Marceline Animation would be headed by Ward Kimball, Milt Kahl, and Ollie Johnston which was the departure of three more merry folks from the main movie department. Yet Marceline Animation would prove both profitable for CBS and Disney. Their first show would be called The Oswald and Mickey Revue. The show saw Oswald and Mickey inside a cartoon version of the studio working on their next production before launching you into three randomly presented classic Disney cartoon shorts. It was a simple show yet popular and soon gave way to more tv shows. The next would be The Adventures of Merlin the Magician. The show would serve as a more educational program as merlin and his pet owl named Archimedes attempt to solve real problems and look into the history and other things with things more often than not going wrong.

These two shows relied on new concepts but the new TV animation was not completely against using established ideas. The Briar Patch used stories from the comics to tell further tales of the rabbit and his friends. The show also saw cameos from Oswald and Thumper from Bambi which was integrated into the universe. The last two shows, for now, would be two duck-themed shows as the duck family was extremely popular. The Marshall Plan was a program to provide aid to Western Europe following the devastation of World War II. Donald Duck in Europe was made to foster warmer relations and saw the duck travel Europe in animation as he tells you all you need to know about life in a certain European nation per episode.

The final would be titled Triple trouble. The show saw the adventures of Huey, Dewey, and Louie in school as shenanigans happen around them. Though the show was not as popular as the others it would serve as a prototype for what was to come. It included the first appearance of Bentina Beakley though not in the role she would become known as. Goofy’s Son Max was aged up for the show. The successes of the tv show and the movie were pleasing to the studio. Warner Brothers would win the next fight in the war with their Loony toons film which propelled the characters onto the screen but by now Walt was looking bigger than ever. Project Orange grove was becoming more and more of a reality and a dream but first Disney and his studio would make a movie that would lead to the long-awaited downfall of the hays code.
 
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Chapter Thirteen: Dawn of The Golden Age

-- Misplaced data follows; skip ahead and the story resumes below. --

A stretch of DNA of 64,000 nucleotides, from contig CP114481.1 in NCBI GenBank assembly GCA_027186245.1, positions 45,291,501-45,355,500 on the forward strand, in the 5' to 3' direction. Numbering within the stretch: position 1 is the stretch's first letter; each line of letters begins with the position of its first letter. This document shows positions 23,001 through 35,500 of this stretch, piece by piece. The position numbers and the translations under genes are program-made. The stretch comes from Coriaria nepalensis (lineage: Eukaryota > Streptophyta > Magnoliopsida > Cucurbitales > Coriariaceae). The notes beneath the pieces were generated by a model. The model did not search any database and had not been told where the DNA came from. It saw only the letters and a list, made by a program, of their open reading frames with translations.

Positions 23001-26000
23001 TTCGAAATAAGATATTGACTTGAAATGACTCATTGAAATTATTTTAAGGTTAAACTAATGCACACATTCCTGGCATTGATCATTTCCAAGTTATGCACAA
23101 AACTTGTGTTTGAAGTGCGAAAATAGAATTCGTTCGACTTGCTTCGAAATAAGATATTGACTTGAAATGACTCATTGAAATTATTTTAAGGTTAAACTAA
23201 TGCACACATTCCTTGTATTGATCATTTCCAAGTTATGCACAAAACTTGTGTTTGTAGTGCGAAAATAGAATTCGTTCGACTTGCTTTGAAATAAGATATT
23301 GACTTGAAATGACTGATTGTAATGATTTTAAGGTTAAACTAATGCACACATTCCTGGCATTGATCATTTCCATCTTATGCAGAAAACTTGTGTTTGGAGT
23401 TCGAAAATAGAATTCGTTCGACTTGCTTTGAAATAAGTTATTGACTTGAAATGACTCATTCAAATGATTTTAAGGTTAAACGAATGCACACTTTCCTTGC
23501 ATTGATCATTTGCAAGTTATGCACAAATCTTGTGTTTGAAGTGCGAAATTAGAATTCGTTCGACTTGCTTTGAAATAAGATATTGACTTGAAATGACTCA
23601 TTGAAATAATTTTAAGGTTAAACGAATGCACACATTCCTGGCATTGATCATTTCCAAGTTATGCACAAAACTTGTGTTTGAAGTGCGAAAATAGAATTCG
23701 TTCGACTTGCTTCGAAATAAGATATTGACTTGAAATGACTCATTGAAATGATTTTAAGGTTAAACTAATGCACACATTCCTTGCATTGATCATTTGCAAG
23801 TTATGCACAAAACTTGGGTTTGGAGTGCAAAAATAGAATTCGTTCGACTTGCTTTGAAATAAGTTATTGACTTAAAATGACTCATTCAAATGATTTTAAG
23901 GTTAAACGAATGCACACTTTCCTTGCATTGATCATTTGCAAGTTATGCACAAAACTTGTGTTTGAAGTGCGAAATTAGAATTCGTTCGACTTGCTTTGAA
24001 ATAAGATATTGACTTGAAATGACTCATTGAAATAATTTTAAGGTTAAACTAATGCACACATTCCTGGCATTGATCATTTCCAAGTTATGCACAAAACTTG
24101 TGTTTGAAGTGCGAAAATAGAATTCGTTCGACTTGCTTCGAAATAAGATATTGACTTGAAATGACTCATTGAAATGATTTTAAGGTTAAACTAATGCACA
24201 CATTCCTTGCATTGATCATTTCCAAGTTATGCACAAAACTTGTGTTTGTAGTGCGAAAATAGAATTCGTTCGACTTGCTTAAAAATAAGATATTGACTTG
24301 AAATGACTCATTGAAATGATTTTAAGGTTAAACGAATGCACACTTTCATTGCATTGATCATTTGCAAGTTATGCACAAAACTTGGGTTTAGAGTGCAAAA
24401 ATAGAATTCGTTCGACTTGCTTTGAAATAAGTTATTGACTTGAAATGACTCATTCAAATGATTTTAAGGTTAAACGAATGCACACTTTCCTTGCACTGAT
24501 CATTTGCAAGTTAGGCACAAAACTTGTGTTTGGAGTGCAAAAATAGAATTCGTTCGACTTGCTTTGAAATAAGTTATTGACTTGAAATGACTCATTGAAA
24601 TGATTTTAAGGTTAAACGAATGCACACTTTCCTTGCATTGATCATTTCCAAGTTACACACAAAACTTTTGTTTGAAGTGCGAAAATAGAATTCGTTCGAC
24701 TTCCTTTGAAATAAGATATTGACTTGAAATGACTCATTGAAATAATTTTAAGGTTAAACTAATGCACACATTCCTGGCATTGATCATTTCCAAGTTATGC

Well the 1950s would be known as the decade the animation war began. This was by many seen as a good thing as the decade also began the golden age that animation would carry upward towards the stars. Nothing seemed impossible in this whole new decade as all companies began to fight it out for the crown. The war time era which had been drab, dark and at some pointless gave way to the bright hopeful decade of the 1950s but it was more than just the films that changed. The way life’s where lived also shifted. The economy was booming and soon the seeds laid by those returning home blossomed and prosperity soon flowed. New cars new cars, suburban houses and other consumer goods were available to more people than ever before. And that included films, the race was on to set the standard for this brave new frontier of animation.

Warner brother’s joined the face with the Loony toons movie and Fleischer Studios aimed high with an adaptation of Oliver but Walt was more than ready to knock it out the park and win the first battle in the war of animation. To achieve this goal, walt knew it was time to go back to the very thing that had propelled them into the spotlight the first time. Fairy-tale had to be harnessed one more after a decade of leaving them behind for other tales. Nobody at the time quite knew if the success of snow white was a one-time thing. The other films had suffered due to the war and none of them had truly dominated the box office. walt knew that they hit gold the first time but could they gold the second time. It was one question that worried many in the studio but they pushed ahead. It was everything or nothing for the making of Cinderella.

It was not the first time the studio had looked at the classic tale. In 1922, Walt had produced a Laugh-O-Gram cartoon based on the fairy tale. He had also been interested in producing a second version in December 1933 as a Silly Symphony short. The short was planned with Ub Iwerks penned to be the director. Yet the story proved too complicated to be chopped up into a short story and so it became suggested as a motion picture in 1938. One of the first films to be suggested for production. The film would have a fourteen-page outline written by Al Perkins which two years later in 1940 it was re-written by Dana Cofy and Bianca Majolie. Yet this also fell though and the studio moved onto other projects soon after.

By September of 1944 however, four years after the film was shelved walt restructured it. Dick Huemer and Joe Grant to begin work on Cinderella as story supervisors. When Ruth Disney was freed from other work she also joined on the project. Her and Rapf decided to make the character more rebellious against her stepfamily in order to be different to the character of snow white. Rapf himself stated * I made her earn it, and what she had to do to achieve it was to rebel against her stepmother and stepsisters, to stop being a slave in her own home*. The idea was green lit by walt who was persuaded by Ruth to keep the rebellious nature inside the film to make Cinderella a stronger character. Walt was to produce the film, one of the only films to release in the 1950s to have his full focus.